After residents revolted against Boston Properties plan to shift away from free parking at Reston Town Center (RTC), area residents have become even more wary of big developers —and rightly so.
Boston Properties has contributed to lawsuits, retail closures, job losses, and reduced income for small businesses in Reston Town Center.
How did this happen?
Lack of competition in the Reston Town Center (RTC) is at the root of the problem. Boston Properties owns all the urban core of RTC — the offices, the storefronts, the sidewalks, the parking spaces and garages, and the streets literally. They are a defacto monopoly that used their market dominance to raise prices on customers and small businesses.
Boston Properties created a parking fee system because they could when no one else owned accessible parking spaces in the RTC urban core. Once parking fees were in place merchants bailed out because their customers disappeared and there is only one landlord in the urban core: Boston Properties.
This type of corporate behavior has contributed to today’s local trust problem between people and big companies.
This monopolistic behavior was not the intended result when the Board of Supervisors approved the initial RTC development in 1986, but rather an unintended side effect. Consolidated development plans that lay out the street grid and create city blocks are a good thing, but over time we now know that single ownership impedes competition and vibrancy – and can result in price gouging. Fairfax County should modify the comprehensive plan for Reston to discourage monopolistic ownership of major commercial centers – there are no parking fees across multiple property owners at Tysons for example.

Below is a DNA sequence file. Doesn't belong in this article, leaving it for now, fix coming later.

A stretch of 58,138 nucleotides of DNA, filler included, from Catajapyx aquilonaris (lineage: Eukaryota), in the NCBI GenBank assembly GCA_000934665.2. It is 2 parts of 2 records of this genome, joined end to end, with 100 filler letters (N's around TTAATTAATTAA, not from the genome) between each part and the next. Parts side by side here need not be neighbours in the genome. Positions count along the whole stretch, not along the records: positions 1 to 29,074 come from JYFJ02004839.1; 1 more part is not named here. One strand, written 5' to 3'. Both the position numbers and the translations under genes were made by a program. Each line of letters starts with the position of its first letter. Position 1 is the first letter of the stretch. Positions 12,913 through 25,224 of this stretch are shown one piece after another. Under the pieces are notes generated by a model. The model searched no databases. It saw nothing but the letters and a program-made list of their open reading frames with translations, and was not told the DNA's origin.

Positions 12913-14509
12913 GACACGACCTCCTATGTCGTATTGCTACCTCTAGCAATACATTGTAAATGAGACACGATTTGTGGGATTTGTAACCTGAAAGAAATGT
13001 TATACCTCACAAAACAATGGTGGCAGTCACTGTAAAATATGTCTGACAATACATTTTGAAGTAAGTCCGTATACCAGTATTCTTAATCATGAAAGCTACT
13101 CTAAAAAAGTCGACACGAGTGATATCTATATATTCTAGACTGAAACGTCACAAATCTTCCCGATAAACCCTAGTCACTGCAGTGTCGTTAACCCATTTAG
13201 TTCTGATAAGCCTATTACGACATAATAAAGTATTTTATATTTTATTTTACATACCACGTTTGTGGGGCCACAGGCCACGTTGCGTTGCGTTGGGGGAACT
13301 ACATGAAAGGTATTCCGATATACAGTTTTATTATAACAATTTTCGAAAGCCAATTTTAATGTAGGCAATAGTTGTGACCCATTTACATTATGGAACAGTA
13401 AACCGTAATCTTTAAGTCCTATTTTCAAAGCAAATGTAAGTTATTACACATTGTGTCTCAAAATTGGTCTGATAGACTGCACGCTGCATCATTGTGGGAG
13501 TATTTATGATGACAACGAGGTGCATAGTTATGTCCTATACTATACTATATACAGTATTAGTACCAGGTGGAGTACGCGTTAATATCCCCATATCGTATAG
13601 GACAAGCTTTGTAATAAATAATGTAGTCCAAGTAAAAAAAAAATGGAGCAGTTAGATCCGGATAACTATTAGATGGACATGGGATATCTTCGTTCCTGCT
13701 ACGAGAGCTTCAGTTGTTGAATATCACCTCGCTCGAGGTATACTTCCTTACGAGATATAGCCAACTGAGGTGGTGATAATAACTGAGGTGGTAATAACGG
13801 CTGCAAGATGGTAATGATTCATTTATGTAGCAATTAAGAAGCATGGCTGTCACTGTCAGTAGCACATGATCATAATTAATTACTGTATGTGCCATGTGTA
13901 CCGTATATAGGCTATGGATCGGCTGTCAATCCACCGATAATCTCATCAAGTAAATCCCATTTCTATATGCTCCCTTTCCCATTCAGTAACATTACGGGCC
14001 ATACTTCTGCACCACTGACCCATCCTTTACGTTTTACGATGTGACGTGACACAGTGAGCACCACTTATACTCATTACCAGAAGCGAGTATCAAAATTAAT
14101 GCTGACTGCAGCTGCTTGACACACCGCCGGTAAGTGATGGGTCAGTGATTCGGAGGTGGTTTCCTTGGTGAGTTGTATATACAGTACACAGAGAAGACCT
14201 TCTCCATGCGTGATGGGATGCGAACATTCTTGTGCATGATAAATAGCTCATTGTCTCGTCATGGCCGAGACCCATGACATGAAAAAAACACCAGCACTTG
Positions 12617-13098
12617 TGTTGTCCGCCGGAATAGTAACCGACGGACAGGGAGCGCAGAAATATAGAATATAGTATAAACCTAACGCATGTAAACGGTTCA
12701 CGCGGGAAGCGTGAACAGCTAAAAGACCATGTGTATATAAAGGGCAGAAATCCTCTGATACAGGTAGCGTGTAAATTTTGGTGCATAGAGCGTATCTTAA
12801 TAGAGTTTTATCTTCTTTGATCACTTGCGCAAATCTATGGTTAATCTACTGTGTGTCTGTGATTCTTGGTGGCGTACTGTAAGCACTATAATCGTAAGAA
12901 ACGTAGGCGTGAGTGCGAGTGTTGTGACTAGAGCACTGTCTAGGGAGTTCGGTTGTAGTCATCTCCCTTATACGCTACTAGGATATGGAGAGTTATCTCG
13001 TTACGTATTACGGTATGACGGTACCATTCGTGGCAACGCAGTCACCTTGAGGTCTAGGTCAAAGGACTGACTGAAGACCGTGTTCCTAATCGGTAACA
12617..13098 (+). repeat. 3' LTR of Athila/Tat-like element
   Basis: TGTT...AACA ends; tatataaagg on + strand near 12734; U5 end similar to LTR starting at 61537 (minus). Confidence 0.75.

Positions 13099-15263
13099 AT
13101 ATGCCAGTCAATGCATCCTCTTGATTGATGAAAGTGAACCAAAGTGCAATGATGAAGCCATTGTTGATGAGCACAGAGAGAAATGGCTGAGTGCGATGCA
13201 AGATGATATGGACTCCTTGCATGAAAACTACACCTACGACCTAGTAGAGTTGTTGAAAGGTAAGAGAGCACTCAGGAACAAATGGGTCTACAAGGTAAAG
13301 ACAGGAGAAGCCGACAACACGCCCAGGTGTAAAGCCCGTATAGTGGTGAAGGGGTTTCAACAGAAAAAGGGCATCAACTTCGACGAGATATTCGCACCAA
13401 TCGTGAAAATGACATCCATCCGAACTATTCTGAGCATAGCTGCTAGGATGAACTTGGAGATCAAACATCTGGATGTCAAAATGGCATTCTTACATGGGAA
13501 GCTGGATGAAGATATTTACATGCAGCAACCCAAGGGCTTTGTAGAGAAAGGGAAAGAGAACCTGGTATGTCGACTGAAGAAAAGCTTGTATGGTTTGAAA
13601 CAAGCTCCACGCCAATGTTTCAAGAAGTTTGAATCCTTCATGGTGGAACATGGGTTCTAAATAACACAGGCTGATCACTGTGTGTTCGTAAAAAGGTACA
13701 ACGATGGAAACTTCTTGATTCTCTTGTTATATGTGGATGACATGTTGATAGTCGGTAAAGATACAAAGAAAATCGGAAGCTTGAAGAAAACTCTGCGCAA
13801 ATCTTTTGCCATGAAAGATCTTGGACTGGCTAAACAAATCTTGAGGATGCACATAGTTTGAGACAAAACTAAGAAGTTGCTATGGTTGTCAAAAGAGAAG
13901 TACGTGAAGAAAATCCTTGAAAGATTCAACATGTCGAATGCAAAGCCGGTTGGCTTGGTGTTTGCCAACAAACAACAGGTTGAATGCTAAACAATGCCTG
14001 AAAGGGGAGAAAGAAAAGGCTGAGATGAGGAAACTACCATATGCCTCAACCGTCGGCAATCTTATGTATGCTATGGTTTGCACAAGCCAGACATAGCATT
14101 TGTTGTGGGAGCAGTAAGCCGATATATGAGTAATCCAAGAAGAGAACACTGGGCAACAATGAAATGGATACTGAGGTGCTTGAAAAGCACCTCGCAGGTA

A pro-competition policy will help ensure the voices of citizens are heard and developers provide opportunities that incentivize business and community activity, not choke it. It’s time to get moving to facilitate the economic diversity and restore the vitality of this urbanization experiment as it moves into its fourth decade.
Boston Properties may yet see the light on parking fees and take care of their merchants. Yes, the market may again correct itself. However, let’s get the policy framework right so that future bad decisions by a single company don’t damage the broader community.
Democratic primary candidate for Hunter Mill Supervisor